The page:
24 Jul How to Speak to a Graphic Designer: The Language of Graphic Design
Graphic Design Language For Common Folks
When working with artists in any industry, there is usually a specific language used to communicate with them. And the graphic design industry is no different! Here at VMP, we love our graphic designers. They are creative, inspired people who can sometimes frustrate you. Not because they keep taping your phone handset to the keypad, or stealing your scissors, or breaking your stuff, although that is annoying, but because graphic designers speak a different language to us common folk. Here’s a quick guide on how to speak the language of graphic design to help you create a good working relationship to achieve your final design.
It’s a different language
Not completely, but it’s in the detail. How you phrase your thoughts can dramatically help or hinder the result your graphic designer produces. Stay away from vague words like modern, fresh, different and simple. These words are too broad for a graphic designer to make confident changes, and unfortunately are servery overused. Make yourself clear, when suggesting you want something simple, suggest what you think simple means, maybe it means less blue, or a less fancy font. Don’t be afraid to get descriptive and detailed with your language, it helps the designer get a good visual in their own head. The more quality information you can give them the easier it will be for them to create your vision.
One of the best ways to depict your vision to a graphic designer is to give them real visual guides. That’s not saying you want to copy something you like, it means you want to take inspiration from an element of another project. This isn’t a bad thing, and a good graphic designer can take your many pieces of inspiration and turn it into your own creation and vision. Alternatively, you can sketch or take photos of what you’re imagining. This gives the designer clear guidelines to what you want to create.
Be nice, but not that nice
No one wants to be put down or told that what they’ve created sucks (even if it does suck). This is especially important for Graphic Designers because graphic design is personal, it’s artistic, and negative language can make your designer feel personally targeted. At the same time, if something needs to change you need to tell them, so make it constructive.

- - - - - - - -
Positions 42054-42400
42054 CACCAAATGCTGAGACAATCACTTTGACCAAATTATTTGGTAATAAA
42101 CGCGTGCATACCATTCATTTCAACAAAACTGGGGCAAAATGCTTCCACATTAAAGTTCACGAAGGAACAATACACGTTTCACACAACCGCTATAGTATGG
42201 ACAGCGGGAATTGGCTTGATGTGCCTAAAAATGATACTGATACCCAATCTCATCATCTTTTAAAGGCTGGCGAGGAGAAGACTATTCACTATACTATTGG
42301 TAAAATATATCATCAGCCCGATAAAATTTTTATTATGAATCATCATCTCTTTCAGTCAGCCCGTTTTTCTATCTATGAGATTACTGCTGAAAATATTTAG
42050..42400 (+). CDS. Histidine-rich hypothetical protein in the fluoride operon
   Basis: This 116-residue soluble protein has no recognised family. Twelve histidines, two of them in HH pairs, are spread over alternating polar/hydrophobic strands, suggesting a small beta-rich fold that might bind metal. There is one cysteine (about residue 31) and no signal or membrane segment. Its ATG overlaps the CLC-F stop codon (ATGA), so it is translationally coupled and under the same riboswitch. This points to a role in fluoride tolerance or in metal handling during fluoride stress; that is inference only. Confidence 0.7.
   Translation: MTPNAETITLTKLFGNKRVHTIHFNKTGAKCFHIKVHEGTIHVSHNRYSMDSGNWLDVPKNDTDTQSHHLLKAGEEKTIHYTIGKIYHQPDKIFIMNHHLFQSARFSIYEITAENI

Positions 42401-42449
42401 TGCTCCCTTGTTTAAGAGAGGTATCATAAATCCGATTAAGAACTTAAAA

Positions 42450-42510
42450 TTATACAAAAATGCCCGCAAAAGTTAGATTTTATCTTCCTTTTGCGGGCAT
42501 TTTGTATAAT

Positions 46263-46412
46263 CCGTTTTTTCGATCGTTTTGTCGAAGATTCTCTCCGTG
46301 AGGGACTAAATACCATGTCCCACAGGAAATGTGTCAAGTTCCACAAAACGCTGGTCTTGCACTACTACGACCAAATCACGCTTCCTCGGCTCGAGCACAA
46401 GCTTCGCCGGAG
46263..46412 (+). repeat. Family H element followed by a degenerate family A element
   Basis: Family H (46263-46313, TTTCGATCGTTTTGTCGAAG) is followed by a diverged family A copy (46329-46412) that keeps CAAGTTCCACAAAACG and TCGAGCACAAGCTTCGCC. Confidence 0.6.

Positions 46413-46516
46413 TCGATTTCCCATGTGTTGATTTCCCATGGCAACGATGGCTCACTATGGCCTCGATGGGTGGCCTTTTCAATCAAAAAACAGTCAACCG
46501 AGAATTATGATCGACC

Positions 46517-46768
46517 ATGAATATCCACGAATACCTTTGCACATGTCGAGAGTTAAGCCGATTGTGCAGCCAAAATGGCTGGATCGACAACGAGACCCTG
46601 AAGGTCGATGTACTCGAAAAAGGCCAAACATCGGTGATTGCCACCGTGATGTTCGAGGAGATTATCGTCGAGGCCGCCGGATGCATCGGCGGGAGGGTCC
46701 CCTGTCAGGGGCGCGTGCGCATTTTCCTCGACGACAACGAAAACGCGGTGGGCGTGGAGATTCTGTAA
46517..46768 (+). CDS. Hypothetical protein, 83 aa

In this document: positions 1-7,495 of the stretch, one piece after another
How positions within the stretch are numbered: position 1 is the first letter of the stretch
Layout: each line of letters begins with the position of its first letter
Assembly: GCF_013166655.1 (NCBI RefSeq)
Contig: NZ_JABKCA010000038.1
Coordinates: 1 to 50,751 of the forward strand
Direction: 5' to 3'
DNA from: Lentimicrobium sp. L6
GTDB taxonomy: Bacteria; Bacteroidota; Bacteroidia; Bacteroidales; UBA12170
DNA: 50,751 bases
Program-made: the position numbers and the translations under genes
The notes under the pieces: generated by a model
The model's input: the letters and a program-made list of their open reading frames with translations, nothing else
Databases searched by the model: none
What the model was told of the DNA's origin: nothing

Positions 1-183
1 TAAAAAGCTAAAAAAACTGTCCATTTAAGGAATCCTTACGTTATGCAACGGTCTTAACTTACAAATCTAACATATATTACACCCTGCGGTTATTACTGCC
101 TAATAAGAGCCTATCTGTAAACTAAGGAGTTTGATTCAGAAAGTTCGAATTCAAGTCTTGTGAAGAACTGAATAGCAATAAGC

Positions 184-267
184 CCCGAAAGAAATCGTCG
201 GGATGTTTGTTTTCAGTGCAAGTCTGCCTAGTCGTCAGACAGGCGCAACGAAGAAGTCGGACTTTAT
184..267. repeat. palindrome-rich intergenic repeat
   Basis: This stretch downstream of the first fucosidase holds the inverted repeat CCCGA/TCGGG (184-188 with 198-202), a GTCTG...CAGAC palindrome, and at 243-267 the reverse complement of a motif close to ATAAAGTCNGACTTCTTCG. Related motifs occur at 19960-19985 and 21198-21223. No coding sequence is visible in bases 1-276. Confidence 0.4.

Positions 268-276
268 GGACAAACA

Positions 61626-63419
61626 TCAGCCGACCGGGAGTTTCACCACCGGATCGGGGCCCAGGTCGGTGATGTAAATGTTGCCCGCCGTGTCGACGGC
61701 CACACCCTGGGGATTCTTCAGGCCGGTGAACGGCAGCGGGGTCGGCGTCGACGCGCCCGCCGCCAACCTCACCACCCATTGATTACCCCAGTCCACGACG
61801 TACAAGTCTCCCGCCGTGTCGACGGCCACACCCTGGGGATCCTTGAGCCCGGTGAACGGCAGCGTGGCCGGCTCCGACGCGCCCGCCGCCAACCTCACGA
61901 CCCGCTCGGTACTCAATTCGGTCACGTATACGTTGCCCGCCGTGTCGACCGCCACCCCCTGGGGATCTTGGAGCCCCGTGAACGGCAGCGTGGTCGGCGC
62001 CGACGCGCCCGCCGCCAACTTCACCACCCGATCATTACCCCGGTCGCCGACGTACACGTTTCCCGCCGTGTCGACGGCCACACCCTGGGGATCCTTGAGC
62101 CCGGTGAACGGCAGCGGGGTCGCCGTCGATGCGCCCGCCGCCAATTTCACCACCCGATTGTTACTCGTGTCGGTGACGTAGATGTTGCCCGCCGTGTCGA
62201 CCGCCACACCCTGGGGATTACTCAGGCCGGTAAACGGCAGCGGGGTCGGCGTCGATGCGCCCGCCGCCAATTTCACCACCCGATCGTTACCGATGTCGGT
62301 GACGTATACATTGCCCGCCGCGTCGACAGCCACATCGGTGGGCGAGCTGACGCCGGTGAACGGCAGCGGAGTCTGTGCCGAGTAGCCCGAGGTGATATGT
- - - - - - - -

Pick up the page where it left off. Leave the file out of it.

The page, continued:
Keep away from personal comments like “Why is that there/like that?” or “I don’t like this.” Steer more towards descriptive feedback like “How about removing that,” or “Can we change this”, it will make your designer feel less targeted and more directed. If you’re still struggling, ask your designer about their process and ideas, this will help you both understand why the designer is designing the way they are and you can smooth out any miscommunications. Just like any relationship, the more you listen to each other and discuss problems the better you will work together.
Take a moment
There’s nothing worse for our Graphic Designers to work all day on a projects feedback, only to find that the client has changed their minds again and wants something completely different. Feedback and changes are fine, constant, scattered feedback isn’t. When you receive your draft, note the changes you want, then take a moment, step back, have a cup of tea, sharpen your pencils or work on another project, just do something that draws your focus away. When you come back to the draft, you’ll notice things you didn’t the first time around, then when you send your feedback to the designer it’s all there at once. Not 9 different emails over the space of a day.
This goes for group feedback too. If you get feedback from several colleagues, make sure you check over the notes before handing them over to the graphic designer. It can be frustrating to receive a large document with multiple changes stating the same thing over and over, or conflicting feedback or shorthand that your colleagues would understand, but not your graphic designer.
Here are VMP, we love our graphic designers, even after they eat all the redskins in the lolly jar. These points should help the next time you collaborate with a graphic designer. Remember to be clear, positive and open. Creative ideas can be difficult to translate, and even if your draft doesn’t look like your vision, with some good dialogue and communication you can achieve a great result.
CONTACT US AT VMP
VMP is a Brisbane video production house which specialises in many forms of media production. Our services range from television commercials to promotional videos, corporate videos, online video production, e-learning projects and more (see our recent projects). Delivering quality screen productions for over 20 years, VMP is one of Brisbane’s leading video and film production companies. We are your one-stop shop for corporate video production in Brisbane. For more information, quote or just a chat about how we can deliver your message more effectively, please don’t hesitate to contact us on 07 3324 0900 or send us your enquiries.